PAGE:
n the 12th century the monks planted the first vines near the hamlet of Blagny, a kilometre and a half north of Puligny-Montrachet. Today Puligny-Montrachet is among the finest wine-producing villages in the world, if not the finest when it comes to white wine. Follow Rue de Poiseul from the village square westward out of the village and you are in chardonnay heaven. Once past the village vines of Les Meix and Rue Rousseau you are surrounded by premier and grand crus – Les Pucelles, Les Cailleret, Bienvenues-Bâtard-Montrachet, Chevalier-Montrachet, Bâtard-Montrachet and Le Montrachet itself, the most expensive dry white wine in the world.
There are a total of four grand crus (whole or in part) in Puligny-Montrachet – Chevalier-Montrachet, Bâtard-Montrachet, Bienvenues-Bâtard-Montrachet and Le Montrachet. The village shares both Le Montrachet and Bâtard-Montrachet with the neighbouring Chassagne-Montrachet, while both Chevalier-Montrachet and Bienvenues-Bâtard-
From Puligny-Montrachet Chassagne-Montrachet is within comfortable walking distance (2 km/1,24 miles). This is a nice way to see all the grand crus up close, including the one that is entirely within the Chassagne-Montrachet boundaries – Criots-Bâtard-Montrachet. I tried it a hot summer's day and very quickly got to experience what excellent exposition does for the temperature. It was warm in Puligny, but it was considerably warmer out by the grand cru vines.
Bienvenues-Bâtard-Montrachet is the first grand cru you come across as you stroll along the vines towards Chassagne-Montrachet. Surrounded by Bâtard-Montrachet on two sides, village vines on one side and the premier cru Les Pucelles just across the road to the north it covers 3,69 hectares. Ownership is split between a dozen or so proprietors and the average annual output is only 1910 cases. Remington Norman tells us that the name dates back to the 19th century when the vines were farmed en metayage (share-cropped) by outside workers referred to as Les Bienvenues.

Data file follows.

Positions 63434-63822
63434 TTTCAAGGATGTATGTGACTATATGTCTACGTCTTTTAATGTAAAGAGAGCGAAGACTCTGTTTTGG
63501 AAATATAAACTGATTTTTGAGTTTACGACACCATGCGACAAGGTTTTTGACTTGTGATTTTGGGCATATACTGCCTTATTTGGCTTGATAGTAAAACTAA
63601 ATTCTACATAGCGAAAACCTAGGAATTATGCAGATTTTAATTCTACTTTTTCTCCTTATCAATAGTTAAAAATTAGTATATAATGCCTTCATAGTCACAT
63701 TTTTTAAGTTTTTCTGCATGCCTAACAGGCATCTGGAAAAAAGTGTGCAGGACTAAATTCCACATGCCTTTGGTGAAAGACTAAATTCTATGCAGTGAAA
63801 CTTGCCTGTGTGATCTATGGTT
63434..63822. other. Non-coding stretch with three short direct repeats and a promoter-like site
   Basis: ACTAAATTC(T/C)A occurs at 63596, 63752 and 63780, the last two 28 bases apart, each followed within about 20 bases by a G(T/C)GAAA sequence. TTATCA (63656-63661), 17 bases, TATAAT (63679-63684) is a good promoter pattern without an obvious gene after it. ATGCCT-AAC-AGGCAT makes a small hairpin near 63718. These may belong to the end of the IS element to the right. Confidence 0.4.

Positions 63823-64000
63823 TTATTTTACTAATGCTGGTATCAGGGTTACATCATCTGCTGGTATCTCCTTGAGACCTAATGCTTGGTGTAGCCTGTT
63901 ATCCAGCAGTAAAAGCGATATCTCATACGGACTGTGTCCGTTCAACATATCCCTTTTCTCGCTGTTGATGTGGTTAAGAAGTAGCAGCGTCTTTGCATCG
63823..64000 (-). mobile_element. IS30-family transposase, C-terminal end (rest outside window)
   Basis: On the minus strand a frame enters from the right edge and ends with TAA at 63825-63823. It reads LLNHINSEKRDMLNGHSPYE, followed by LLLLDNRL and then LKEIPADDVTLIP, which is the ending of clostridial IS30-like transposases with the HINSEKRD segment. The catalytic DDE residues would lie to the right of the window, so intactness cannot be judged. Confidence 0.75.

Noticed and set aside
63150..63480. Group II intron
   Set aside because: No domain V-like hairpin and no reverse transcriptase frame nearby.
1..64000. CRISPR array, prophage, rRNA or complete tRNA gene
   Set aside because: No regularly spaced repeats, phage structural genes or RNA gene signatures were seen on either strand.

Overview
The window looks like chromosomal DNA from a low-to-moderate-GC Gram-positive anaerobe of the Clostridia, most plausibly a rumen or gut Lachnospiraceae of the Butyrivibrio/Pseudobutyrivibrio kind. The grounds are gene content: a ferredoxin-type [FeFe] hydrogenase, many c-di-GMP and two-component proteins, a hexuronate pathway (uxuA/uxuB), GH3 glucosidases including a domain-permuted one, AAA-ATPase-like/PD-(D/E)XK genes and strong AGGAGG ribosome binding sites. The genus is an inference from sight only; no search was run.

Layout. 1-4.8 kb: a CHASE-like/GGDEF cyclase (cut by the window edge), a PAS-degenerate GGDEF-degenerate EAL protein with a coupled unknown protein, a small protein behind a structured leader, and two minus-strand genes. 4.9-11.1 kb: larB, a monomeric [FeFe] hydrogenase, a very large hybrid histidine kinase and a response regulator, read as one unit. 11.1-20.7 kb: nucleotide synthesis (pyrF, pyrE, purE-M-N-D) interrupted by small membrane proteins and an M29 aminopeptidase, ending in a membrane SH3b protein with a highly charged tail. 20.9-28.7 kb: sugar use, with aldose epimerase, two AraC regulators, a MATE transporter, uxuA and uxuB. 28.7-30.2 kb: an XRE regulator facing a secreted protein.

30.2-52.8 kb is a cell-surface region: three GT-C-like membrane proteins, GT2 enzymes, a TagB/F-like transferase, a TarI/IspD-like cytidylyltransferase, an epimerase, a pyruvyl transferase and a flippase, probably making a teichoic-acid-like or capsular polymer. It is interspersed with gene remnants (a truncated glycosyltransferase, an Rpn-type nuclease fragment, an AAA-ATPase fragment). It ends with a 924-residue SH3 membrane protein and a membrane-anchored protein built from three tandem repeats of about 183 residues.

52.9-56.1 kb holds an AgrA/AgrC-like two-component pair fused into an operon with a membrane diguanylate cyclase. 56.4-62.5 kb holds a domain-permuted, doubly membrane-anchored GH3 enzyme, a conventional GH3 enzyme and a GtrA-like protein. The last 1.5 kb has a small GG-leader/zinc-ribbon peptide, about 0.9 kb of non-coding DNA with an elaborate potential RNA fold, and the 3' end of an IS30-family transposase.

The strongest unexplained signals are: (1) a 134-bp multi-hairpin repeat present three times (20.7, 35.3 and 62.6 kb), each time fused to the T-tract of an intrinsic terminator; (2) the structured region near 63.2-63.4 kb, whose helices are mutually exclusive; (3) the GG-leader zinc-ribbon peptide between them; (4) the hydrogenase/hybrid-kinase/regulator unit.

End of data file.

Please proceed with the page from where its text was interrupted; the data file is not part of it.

Then comes the considerably larger Bâtard-Montrachet. Its 11,83 hectares are split between Puligny-Montrachet (6,02 ha) and Chassagne-Montrachet (5,81 ha), stretched out downslope of Le Montrachet. Of the grand crus Bâtard-Montrachet has the deepest soil, with the highest proportion of clay. As you move up the hill – Le Montrachet midslope and Chevalier-Montrachet above – the steepness increases and the percentage of clay decreases, from 50 to 35 in Le Montrachet and to 20 in Chevalier-Montrachet.
When you reach the intersection by the cross of Montrachet, 900 metres from the village, you are surrounded by some of the finest names in the wine world. This is where the grand crus of Le Montrachet and Bâtard-Montrachet meet the premier crus of Les Pucelles and Le Cailleret.
Uphill you see the often-photographed arch and stonewall surrounding the Clos des Chevalier. This part of Chevalier-Montrachet is a monopole that has belonged to Domaine Jean Chartron in Puligny-Montrachet since 1917. The whole of Chevalier-Montrachet is stretched out above Le Montrachet. While Le Montrachet continues across the border into Chassagne-Montrachet the 7,47 hectares of Chevalier-Montrachet lie entirely within the limits of Puligny-Montrachet. It has some 15 different owners, with Bouchard Père & Fils (2,56 hectares) and Domaine Leflaive (1,99 hectares) being the largest owners.
Walking towards Chassagne-Montrachet you have Bâtard-Montrachet on your left and Le Montrachet on your right. 4,01 hectares of Le Montrachet are on the Puligny side, the rest in Chassagne.
Unless you are familiar with Puligny-Montrachet and its place in the wine world, there is not much in this village of gallo-roman origin that will give away the fact that you are walking the streets of such a renowned place. Altogether there is not much of commerce here at all. There is the once Michelin-starred restaurant/hotel Le Montrachet at the shaded Place des Marronniers. At the roundabout at the beginning of Rue de Poiseul you will find Caveau de Puligny-Montrachet, a small wine-shop run by Julien Wallerand selling the wine from some 70 Burgundian producers. And at decent prices too.
© 2013 Ola Bergman